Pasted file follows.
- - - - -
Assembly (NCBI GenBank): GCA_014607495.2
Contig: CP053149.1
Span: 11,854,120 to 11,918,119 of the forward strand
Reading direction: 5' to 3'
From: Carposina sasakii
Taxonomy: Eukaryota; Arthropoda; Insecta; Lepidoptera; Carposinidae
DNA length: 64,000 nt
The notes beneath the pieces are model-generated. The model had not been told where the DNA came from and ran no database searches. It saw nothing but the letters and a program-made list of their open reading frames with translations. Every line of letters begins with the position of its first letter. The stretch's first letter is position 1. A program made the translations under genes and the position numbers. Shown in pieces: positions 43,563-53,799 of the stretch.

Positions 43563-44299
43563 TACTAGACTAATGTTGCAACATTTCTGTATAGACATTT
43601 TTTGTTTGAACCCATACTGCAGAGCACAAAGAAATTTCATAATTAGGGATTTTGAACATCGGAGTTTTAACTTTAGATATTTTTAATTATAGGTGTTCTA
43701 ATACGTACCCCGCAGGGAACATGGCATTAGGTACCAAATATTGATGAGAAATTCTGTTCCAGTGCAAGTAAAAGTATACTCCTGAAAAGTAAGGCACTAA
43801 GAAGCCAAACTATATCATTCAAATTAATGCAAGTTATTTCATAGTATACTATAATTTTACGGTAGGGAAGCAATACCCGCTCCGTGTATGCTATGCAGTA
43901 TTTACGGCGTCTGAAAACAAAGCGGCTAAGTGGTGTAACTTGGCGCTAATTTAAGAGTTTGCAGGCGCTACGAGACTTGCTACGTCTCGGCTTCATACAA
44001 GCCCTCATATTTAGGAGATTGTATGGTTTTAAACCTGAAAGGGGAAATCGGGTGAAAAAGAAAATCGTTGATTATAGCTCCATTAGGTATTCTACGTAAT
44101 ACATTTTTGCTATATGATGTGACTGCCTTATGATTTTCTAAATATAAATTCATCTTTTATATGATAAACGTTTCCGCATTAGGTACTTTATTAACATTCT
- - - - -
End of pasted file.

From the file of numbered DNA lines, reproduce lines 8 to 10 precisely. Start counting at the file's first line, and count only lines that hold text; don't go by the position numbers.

The notes beneath the pieces are model-generated. The model had not been told where the DNA came from and ran no database searches. It saw nothing but the letters and a program-made list of their open reading frames with translations. Every line of letters begins with the position of its first letter. The stretch's first letter is position 1. A program made the translations under genes and the position numbers. Shown in pieces: positions 43,563-53,799 of the stretch.

Positions 43563-44299
43563 TACTAGACTAATGTTGCAACATTTCTGTATAGACATTT